Holliday seeks rule change
HUNTINGTON -- With Marshall University football's opening practice for the 2013 season just five days away, nearly all eyes are looking ahead.
That didn't keep Marshall head coach Doc Holliday from speaking freely Monday about what he feels is one major issue in college football -- NCAA legislation preventing full-time coaches from interacting with their players during the summer.
For years, football coaches have lobbied the NCAA to change what is widely considered as dated legislation that prohibits "sport-specific instruction" from the end of spring practice until the official start of fall camp, which is Sunday when players at Marshall report.
In Holliday's eyes, it isn't about practice time in the summer. It's simply about being able to keep an eye over the program as a whole.
"I don't think we need to go out and be able to practice three days a week in the summer, but I think we need to get involved with our kids and get around them because, as a head coach, I'm sure accountable for them," Holliday said. "The more I'm around them, the better shot I've got to make sure they're doing a great job academically and make sure they are making great decisions off the field.
"When they take away all that time that you can spend with them, the job as a head coach and all your coaches, it becomes harder."
The dynamic is interesting considering that in January 2012, the NCAA approved regulations for Division I basketball coaches to take part in eight hours per week in the summer of staff-supervised workouts with no more than two of those hours based on skill instruction.
Now, Holliday and the Division I college football coaching fraternity are largely in agreement that a similar measure needs to be adopted for their sport.
Holliday said there has been talk about a setup similar to the spring when football coaches have eight hours a week to spend with players -- a similar scenario that was adopted in basketball.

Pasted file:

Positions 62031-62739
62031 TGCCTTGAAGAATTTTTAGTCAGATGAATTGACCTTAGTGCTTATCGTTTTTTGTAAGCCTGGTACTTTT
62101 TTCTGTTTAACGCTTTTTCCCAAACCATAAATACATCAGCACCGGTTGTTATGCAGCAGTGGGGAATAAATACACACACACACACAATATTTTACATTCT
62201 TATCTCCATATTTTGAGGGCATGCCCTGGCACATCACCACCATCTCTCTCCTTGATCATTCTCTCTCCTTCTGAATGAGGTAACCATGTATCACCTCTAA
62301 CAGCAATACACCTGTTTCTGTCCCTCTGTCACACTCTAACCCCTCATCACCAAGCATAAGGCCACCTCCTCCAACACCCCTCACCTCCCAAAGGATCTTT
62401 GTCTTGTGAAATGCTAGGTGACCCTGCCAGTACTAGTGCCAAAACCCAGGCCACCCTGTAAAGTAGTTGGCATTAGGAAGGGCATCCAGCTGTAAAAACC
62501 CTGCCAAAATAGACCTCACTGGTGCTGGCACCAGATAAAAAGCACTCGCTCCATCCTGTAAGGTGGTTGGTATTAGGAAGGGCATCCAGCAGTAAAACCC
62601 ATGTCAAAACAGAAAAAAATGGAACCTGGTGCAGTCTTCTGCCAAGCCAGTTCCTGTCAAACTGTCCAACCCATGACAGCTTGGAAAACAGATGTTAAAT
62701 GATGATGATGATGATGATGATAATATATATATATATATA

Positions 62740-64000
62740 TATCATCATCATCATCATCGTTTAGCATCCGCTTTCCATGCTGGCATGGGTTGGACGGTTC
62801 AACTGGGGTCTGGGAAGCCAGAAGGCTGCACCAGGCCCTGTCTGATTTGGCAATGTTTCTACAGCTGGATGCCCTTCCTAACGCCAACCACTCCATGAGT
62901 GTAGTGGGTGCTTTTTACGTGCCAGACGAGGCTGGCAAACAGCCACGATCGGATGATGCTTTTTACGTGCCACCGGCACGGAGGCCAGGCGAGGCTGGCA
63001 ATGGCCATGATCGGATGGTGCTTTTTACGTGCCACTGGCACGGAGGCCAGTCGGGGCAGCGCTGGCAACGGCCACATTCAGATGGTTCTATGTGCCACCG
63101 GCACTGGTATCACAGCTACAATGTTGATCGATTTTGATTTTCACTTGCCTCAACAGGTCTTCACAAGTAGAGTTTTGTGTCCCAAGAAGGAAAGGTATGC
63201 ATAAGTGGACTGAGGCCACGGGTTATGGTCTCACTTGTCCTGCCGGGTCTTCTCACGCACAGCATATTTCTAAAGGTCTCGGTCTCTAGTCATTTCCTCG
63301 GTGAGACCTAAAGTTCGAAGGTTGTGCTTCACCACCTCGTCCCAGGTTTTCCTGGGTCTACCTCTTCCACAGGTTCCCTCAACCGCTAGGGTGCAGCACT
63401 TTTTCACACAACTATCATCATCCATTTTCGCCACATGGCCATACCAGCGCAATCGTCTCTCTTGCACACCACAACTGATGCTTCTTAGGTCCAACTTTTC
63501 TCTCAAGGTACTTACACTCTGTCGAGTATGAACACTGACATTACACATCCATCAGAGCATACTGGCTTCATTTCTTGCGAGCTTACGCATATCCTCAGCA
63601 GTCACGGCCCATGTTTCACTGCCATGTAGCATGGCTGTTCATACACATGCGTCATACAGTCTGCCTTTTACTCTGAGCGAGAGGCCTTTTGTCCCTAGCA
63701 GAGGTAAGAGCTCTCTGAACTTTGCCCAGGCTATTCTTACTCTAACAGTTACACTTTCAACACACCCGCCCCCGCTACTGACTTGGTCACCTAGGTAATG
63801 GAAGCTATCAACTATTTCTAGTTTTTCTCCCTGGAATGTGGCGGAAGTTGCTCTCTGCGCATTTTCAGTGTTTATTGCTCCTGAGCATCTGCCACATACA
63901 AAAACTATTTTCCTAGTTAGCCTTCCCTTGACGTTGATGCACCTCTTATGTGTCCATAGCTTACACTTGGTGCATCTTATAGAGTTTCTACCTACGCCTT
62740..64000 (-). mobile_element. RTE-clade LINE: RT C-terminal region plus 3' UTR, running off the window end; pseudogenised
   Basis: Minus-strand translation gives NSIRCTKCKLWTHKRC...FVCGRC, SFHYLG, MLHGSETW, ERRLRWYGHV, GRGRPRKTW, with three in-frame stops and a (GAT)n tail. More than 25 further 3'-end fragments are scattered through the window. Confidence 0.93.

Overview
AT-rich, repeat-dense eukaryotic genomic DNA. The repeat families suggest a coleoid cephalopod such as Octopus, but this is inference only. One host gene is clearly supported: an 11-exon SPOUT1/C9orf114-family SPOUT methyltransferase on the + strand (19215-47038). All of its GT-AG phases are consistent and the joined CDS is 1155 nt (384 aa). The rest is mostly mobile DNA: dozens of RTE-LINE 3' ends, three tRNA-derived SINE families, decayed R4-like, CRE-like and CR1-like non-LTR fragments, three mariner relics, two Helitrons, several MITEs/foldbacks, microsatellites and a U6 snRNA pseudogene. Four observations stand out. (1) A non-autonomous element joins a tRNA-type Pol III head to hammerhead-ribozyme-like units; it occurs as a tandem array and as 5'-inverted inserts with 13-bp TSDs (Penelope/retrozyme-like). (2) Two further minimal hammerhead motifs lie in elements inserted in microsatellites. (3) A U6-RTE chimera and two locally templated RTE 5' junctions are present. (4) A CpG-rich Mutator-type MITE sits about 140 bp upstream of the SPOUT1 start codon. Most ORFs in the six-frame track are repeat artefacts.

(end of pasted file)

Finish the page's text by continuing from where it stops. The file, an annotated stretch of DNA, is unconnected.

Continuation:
As of now, Marshall's football players are basically in the hands of strength and conditioning coach Scott Sinclair from the Monday following spring practice until Sunday when players report for fall camp.
That leaves a three-month gap of little interaction, other than speaking about academics, between coaches and the players.
"We can't even watch them work out," Holliday said. "It's crazy."
Crazy might seem like a strong word, but given Holliday's examples, it almost fits the tune.
For example, football coaching staffs spend up to 18 months recruiting a high school player to their program.
If a high school kid who signed in February enrolls in the summer period, that player often doesn't get a chance to interact at length with those coaches who recruited them for his first three months on a campus.
Perhaps Holliday's strongest argument and words centered around off-field issues for players, which has risen over the last few years.
Holliday thinks more involvement of a coaching staff and having even eight hours a week with his team -- like what is done in spring -- would decrease the number of off-field issues and negative circumstances facing college football teams.
"If an hour of it is watching tape or just sitting down with a kid, give us the opportunity to interact and get around them because it scares me to death," Holliday said. "Every time I pick up a paper, somebody's got an issue.
"There's nothing you worry about more as a head football coach than the decisions your players are making day in and day out. When you're isolated from them and can't spend as much time with them, that creates even more problems and we sure don't need that."
On Sunday, Holliday's focus shifts back to the fall camp as the Thundering Herd gets ready for a 2013 season in which expectations are higher than they have been in a decade.
However, the topic of summer is one that burns deep inside Holliday, who has made his name throughout his career on recruiting and building relationships with players.
For Holliday, the NCAA's legislation forces a lack of ability for coaches to communicate, which he feels is sending the wrong message.
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